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Re: The chilling truth about cold horsepower


I called my HVAC vendor today to ask him about this question. He uses 1 HP = 1 Ton Refrigeration =12,000 BTU/hr but also said that the HP rating is only used in the really big units. In our conversation he also stated that they use 3200 BTU/hr. as the heat generated by each 1 HP of electric motor that is operating when calculating heat loads in rooms to size them for air conditioning. This could be a rounded up figure from the 2450 BTU/hr to allow a safety factor for them. Could it be that the reference tables are using the 2450 BTU/hr conversion for 1 HP as the heat they generate when operating and not be referring to the output power of the motor?

I ask this because I also called a manufacturer of chillers today and spoke to someone in the Technical Service Department. I explained to him the problem I have in understanding the rating of their units compared to the conversion chart value of 2450 BTU/hr for 1 HP. When he understood the question he couldn't answer it. He put me on hold and asked an engineer who told him the chart is referring to the heat generated by the motor. He said if that motor were connected to a pump, just the action of the pump would generate 2450 BTU/hr in pumping the water. If you want to talk to them for yourself, email me privately and I will give you the telephone number and the name of the company.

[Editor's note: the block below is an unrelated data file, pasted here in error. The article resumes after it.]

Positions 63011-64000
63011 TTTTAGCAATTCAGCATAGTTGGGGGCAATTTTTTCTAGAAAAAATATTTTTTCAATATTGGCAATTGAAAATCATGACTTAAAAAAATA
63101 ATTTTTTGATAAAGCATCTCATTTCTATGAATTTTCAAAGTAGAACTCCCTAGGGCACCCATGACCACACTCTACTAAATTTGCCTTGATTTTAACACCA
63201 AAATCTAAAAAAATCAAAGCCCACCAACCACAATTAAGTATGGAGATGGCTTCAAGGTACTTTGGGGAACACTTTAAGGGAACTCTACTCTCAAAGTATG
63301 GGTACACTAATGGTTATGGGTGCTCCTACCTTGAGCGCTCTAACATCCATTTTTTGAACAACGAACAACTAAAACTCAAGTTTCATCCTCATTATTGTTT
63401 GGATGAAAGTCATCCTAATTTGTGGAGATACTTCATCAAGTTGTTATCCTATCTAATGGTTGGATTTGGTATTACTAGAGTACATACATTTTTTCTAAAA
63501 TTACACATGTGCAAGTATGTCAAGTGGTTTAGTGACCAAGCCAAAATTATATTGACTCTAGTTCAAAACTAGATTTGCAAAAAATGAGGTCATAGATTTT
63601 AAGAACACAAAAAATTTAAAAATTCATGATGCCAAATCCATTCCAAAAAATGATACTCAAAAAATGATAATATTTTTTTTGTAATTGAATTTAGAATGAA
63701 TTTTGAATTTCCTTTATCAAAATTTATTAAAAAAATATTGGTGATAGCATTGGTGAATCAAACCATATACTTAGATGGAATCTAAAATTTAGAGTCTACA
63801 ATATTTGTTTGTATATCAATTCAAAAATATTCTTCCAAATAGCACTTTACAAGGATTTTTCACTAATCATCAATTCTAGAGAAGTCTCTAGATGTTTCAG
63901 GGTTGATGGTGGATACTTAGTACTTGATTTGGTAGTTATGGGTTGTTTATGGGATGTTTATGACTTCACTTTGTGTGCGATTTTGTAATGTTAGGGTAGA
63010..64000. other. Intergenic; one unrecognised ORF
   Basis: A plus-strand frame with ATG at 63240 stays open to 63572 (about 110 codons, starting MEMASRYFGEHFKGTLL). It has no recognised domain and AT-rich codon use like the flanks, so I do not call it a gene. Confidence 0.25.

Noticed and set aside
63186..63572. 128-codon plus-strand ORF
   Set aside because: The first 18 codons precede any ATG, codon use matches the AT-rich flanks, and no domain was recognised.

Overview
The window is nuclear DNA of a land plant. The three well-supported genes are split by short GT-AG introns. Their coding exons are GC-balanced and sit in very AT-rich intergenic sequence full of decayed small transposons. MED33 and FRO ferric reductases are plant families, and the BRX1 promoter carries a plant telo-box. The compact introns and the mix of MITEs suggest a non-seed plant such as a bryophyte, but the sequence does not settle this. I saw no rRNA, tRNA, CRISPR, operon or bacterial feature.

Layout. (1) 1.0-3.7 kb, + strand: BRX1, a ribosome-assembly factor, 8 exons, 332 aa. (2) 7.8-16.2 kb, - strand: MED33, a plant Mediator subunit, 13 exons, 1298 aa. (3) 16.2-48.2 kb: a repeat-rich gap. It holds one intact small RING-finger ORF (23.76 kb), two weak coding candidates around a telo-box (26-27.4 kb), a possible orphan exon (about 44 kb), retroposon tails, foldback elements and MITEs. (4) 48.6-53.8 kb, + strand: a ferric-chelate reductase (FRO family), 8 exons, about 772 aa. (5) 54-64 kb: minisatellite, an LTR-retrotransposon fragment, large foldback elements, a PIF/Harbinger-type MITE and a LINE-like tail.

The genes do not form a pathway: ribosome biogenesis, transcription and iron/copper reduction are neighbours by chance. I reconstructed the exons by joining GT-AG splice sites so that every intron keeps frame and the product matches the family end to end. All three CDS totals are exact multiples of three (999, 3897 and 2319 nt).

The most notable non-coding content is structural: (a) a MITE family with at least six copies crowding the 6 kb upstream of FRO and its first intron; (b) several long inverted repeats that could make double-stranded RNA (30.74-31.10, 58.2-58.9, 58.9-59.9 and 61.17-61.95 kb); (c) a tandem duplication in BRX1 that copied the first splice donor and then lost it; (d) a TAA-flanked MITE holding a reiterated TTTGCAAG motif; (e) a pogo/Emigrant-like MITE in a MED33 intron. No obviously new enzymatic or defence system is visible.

I am confident that 1 Ton of Refrigeration = 12,000 BTU/hr because:
(2,000 lb. ice / 24 hr.)*(144 BTU / lb. ice, the Heat of Fusion for ice) = 12,000 BTU/hr. This applies to the melting of ice at 32 F to water at 32 F, no change in temperature of the ice or water

When I was looking at various articles in the World Book Encyclopedia I read the one on Horsepower. In it it gave an example of the rating of gasoline engines. "Indicated Horsepower" is an estimate based on work done on the pistons by the gases produced by combustion. "SAE" Rating is another estimation method used. "Brake Horsepower" is not an estimate but a measurement of the power applied to the crankshaft. The example they gave rating the same engine resulted in 36.4 Indicated Horsepower, 19.6 SAE Horsepower, and 29 Brake Horsepower. The article also defined 1 Boiler Horsepower as the ability of a boiler to change 34.5 lbs. of water at 212 F into dry steam at 212 F in one hour. There is obviously more than one type of Horsepower depending where it is being used.

In a catalog, www.mcmaster.com, search for Liquid Chillers. They are on page 438. I'd give you a link but I don't know how to do it. They rate the units they sell as Compressor Horsepower and BTU/hr. I don't know what is meant by Compressor Horsepower and if it is another type of Horsepower.

Well this is long and it is late.

Jerry Smith in Bloomingdale, NJ

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